Wednesday, 1 November 2017

The Betrayal - Kate Furnivall



Could you kill someone? Someone you love?

Paris, 1938. Twin sisters are divided by fierce loyalties and by a terrible secret. The drums of war are beating and France is poised, ready to fall. One sister is an aviatrix, the other is a socialite and they both have something to prove and something to hide. 

The Betrayal is an unforgettably powerful, epic story of love, loss and the long shadow of war, perfect for readers of Santa Montefiore and Victoria Hislop.


What did I think?

The Betrayal is another excellent book from Kate Furnivall set in pre-war France.  I've read (and adored) three of Kate Furnivall's books now and I have found that each one has swept me away to Kate's chosen location and historical era; they are pure escapism with riveting storylines and surprises galore.  The writing is so vivid that it feels very much like you're living in the book with these unforgettable characters.

The Betrayal has an amazing first chapter: set in 1930, Romaine (Romy) regained consciousness in her father's study with her father's body beside her.  Her twin sister, Florence, took control and encouraged Romy to blame the gardener for her father's murder, a crime which saw him tried and executed.  Romy had to live with the guilt of being responsible for an innocent man's death and she almost became carefree with her own life, by becoming a risk taking pilot.  Her twin, Florence, couldn't be more different: she mixes with the rich and famous and entertains high ranking Germans as Hitler prepares for war.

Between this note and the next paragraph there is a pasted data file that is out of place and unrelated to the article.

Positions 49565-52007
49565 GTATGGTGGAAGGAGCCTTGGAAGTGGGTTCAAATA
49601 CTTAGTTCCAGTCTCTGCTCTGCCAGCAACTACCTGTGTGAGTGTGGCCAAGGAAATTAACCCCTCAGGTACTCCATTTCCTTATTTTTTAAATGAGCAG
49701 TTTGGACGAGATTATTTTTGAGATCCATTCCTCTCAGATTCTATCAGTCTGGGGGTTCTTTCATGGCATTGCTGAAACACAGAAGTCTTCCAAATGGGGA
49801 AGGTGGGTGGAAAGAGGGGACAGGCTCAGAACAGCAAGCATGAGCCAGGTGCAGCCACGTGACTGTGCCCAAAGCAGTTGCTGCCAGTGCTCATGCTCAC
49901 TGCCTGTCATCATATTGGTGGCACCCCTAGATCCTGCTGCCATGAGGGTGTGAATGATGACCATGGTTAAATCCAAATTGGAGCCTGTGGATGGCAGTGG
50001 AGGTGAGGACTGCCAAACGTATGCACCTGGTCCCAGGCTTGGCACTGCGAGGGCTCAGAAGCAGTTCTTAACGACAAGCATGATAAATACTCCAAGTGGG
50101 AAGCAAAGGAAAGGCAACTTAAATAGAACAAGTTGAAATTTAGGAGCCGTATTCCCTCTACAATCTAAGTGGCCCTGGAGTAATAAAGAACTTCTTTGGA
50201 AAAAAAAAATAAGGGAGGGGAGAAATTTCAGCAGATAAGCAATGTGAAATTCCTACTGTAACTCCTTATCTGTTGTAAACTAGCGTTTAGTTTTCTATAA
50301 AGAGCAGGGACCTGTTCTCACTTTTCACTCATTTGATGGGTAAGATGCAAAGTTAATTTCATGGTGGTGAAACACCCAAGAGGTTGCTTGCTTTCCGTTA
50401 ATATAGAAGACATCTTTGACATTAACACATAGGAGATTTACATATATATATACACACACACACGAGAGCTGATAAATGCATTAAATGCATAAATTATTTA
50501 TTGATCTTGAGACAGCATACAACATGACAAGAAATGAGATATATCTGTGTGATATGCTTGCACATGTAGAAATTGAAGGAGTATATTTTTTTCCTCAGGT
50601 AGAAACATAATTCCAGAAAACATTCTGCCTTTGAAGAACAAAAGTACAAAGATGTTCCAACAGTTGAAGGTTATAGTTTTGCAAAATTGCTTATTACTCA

As Romy spends more time with her sister and her guests, there's something about the German language that causes fragments of Romy's memory to reappear.  She remembers that she heard German being spoken in her father's study that fateful day.  As Romy chips away at her memory, Florence is keen to keep it all hidden.  What does she know about her father's murder and what does she have to hide?  Or more significantly, what does she have to lose?

This was so gripping and reminded me of a game of Cluedo: all the pieces were laid out on the board pointing at Romy in the study with a paperknife but until Romy remembers what she saw and heard, we're playing the game with some key pieces still in the box.  So it's one of those books where you can't read fast enough to put all the pieces of the jigsaw together.  Now I've gone and mixed up my boardgames, but I'm sure you know what I mean!

You don't need a time machine with Kate Furnivall writing such superb historical fiction.  The Betrayal fully immerses the reader in the era, leaving no doubt as to the time and place you're reading about.  I do think Kate's books, in particular The Betrayal, would make a stunning film.  Not that it would enhance the story, as it's written so beautifully, but I just feel that the dramatic scenes described in The Betrayal would be absolutely breathtaking on the big screen.

I chose to read an ARC and this is my honest and unbiased opinion.

My rating:




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